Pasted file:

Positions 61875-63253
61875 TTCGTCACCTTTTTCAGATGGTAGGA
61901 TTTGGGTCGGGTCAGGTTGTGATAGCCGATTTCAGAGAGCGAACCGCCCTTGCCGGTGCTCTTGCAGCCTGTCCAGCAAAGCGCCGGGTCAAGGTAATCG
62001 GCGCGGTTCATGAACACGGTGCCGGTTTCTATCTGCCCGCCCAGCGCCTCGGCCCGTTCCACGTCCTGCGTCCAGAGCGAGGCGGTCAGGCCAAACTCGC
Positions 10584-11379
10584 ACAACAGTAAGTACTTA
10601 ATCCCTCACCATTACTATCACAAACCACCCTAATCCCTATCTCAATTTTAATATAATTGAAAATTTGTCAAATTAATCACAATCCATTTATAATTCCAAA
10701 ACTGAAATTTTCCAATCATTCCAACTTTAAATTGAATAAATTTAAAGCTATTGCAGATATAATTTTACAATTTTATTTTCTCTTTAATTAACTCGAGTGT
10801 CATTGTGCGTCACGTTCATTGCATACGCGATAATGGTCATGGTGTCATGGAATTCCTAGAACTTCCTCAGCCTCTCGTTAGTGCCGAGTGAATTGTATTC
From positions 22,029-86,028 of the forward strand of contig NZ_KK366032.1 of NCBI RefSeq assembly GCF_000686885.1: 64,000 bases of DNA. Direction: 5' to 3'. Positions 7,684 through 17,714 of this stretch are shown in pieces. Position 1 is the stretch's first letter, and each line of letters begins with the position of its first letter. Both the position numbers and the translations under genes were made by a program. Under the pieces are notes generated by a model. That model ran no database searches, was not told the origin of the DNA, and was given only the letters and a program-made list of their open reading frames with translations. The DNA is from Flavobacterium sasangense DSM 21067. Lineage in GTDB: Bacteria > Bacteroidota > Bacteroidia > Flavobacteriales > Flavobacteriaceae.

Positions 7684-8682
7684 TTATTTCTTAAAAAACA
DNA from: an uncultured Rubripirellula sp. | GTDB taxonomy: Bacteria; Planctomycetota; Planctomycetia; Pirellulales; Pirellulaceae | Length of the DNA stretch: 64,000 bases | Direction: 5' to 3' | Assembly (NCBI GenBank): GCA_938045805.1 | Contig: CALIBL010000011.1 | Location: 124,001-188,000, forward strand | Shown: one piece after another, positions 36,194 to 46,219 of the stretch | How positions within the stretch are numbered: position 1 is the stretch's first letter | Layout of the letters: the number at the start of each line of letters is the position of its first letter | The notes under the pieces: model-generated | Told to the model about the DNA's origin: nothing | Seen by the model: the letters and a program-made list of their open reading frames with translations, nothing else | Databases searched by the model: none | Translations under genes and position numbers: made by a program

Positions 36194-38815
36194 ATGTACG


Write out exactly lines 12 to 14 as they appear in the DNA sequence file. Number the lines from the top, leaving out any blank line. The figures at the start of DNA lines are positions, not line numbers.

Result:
7684 TTATTTCTTAAAAAACA
DNA from: an uncultured Rubripirellula sp. | GTDB taxonomy: Bacteria; Planctomycetota; Planctomycetia; Pirellulales; Pirellulaceae | Length of the DNA stretch: 64,000 bases | Direction: 5' to 3' | Assembly (NCBI GenBank): GCA_938045805.1 | Contig: CALIBL010000011.1 | Location: 124,001-188,000, forward strand | Shown: one piece after another, positions 36,194 to 46,219 of the stretch | How positions within the stretch are numbered: position 1 is the stretch's first letter | Layout of the letters: the number at the start of each line of letters is the position of its first letter | The notes under the pieces: model-generated | Told to the model about the DNA's origin: nothing | Seen by the model: the letters and a program-made list of their open reading frames with translations, nothing else | Databases searched by the model: none | Translations under genes and position numbers: made by a program

Positions 36194-38815